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The robust and independent nature of structural STS asymmetries

Abstract

The superior temporal sulcus (STS) is an important region for speech comprehension. The greater language network is known to exhibit asymmetries in both structure and function, and consistent with that theory are reports of STS structural asymmetry in MRI-based, morphological measures such as mean thickness and sulcal depth. However, it is not known how these individual STS structural asymmetries relate to each other, or how they interact with the broader language asymmetry that manifests in other brain regions. In this study, we assess the interrelations of STS asymmetries in the human brain in vivo, using four independent datasets to validate our findings. For morphological measurements, we identify STS laterality effects consistent between our datasets and with the literature: leftward for surface area, and rightward for sulcal depth and mean thickness. We then add two more measurements of STS asymmetry: in T1, a quantitative index of the tissue’s underlying biophysical properties; and in the projections to the STS from the arcuate fasciculus, a left-lateralized white-matter bundle that connects temporal regions (including STS) with frontal regions (including Broca’s area). For these two new measurements, we identify no effect for T1 and a leftward effect for arcuate projections. We then test for correlations between these STS asymmetries, and find associations mainly between measurements of the same type (e.g., two morphological measurements). Finally, we ask if STS asymmetry is preferentially related to Broca asymmetry, as these are both important language regions and connected via the arcuate fasciculus. Using a linear model with cross-validation, we find that random regions are as successful as Broca’s area in predicting STS, and no indication of a hypothesized leftward asymmetry. We conclude that although these different STS asymmetries are robust across datasets, they are not trivially related to each other, suggesting different biological or imaging sources for different aspects of STS lateralities.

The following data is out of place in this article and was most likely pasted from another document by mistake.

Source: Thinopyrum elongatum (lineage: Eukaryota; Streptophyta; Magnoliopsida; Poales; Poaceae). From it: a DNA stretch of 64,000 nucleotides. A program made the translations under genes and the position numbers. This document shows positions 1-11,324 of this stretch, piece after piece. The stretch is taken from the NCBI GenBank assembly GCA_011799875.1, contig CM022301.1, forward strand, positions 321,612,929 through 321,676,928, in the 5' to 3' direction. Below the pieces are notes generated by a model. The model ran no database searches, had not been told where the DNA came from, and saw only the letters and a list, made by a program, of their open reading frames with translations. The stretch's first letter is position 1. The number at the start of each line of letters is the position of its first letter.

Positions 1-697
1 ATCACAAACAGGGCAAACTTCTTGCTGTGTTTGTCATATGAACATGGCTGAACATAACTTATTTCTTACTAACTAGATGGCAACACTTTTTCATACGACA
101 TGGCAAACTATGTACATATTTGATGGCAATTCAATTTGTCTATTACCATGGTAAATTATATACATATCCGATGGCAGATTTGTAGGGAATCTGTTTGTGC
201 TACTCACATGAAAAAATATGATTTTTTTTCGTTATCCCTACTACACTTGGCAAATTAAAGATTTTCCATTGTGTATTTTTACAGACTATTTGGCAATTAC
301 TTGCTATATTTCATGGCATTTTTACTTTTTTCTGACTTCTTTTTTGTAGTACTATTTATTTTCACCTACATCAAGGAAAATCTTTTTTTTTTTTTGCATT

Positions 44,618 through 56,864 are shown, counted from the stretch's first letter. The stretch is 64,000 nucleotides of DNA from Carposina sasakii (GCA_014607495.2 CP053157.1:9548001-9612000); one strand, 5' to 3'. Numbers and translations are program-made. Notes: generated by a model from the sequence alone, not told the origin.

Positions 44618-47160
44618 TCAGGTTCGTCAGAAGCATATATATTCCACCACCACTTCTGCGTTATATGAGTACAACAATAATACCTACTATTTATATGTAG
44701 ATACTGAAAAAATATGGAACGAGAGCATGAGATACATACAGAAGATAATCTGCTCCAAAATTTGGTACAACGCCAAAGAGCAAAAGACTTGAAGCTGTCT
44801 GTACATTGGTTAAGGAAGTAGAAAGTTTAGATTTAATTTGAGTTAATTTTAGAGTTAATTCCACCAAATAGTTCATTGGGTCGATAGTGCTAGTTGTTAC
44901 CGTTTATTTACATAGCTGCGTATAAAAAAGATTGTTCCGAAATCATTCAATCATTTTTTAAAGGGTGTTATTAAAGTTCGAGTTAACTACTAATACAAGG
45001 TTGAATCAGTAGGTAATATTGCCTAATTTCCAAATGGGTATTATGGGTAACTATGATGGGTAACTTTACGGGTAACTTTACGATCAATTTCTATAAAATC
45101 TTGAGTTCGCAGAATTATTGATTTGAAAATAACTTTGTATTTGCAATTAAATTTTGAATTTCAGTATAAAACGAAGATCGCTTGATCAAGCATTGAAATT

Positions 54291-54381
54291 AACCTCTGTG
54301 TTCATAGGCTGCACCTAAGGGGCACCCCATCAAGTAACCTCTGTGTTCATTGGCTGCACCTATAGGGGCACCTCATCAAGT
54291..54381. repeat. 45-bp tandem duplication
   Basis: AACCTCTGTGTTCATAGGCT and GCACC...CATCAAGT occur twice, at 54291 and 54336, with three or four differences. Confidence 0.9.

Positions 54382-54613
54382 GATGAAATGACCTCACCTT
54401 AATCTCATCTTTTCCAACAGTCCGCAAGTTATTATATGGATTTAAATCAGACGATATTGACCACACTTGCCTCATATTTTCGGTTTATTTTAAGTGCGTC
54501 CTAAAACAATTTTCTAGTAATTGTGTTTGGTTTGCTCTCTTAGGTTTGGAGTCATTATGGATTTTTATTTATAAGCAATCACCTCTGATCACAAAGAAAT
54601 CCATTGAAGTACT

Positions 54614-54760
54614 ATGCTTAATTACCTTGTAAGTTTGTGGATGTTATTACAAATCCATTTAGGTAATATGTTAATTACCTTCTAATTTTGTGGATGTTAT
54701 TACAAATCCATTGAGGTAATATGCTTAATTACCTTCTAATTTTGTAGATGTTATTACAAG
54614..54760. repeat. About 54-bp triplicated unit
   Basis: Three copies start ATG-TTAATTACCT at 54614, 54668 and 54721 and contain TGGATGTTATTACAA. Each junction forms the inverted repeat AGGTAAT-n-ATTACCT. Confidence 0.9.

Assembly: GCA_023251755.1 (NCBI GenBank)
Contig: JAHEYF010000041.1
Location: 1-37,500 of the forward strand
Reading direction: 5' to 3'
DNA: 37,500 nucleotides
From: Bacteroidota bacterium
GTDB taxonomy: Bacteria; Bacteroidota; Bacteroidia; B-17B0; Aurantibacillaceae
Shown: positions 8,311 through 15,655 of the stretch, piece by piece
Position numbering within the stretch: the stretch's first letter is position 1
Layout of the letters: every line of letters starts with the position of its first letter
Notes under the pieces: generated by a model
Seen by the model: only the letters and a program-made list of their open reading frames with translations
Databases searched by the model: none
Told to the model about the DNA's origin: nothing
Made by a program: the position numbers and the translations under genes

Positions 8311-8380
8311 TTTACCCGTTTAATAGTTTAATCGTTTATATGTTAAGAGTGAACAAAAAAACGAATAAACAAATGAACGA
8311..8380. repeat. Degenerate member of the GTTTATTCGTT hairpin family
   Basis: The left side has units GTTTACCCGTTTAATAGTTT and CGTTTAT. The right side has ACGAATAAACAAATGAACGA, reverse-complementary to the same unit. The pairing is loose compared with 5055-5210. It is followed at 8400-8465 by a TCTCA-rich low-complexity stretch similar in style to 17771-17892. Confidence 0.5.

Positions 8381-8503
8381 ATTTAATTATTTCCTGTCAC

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Acknowledgements

The authors thank B. Wandell for data collection, which was supported by the Weston Havens foundation, the National Science Foundation (BCS1228397) and National Institutes of Health (EY015000); Y. Grodzinsky and G. Agmon for additional data collection; and A. Erramuzpe and R. Schurr for their constructive comments and suggestions.

Funding

This work was supported by the United States–Israel Binational Science Foundation (BCS1551330 to AAM); the Israel Science Foundation (0399306 to AAM).

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SF collected data; JSB and AAM performed analysis and wrote the manuscript.

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Correspondence to Jonathan S. Bain.

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The authors have no conflicts of interest to declare.

Research involving human participants and/or animals

All procedures performed in studies involving human participants were in accordance with the ethical standards of the institutional and/or national research committee and with the 1964 Helsinki declaration and its later amendments or comparable ethical standards. This article does not contain any studies with animals performed by any of the authors.

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Informed consent was obtained from all individual participants included in the study.

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Bain, J.S., Filo, S. & Mezer, A.A. The robust and independent nature of structural STS asymmetries. Brain Struct Funct 224, 3171–3182 (2019). https://doi.org/10.1007/s00429-019-01952-3

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  • DOI: https://doi.org/10.1007/s00429-019-01952-3

Keywords

  • Arcuate fasciculus
  • Asymmetry
  • Broca’s area
  • Language
  • Replication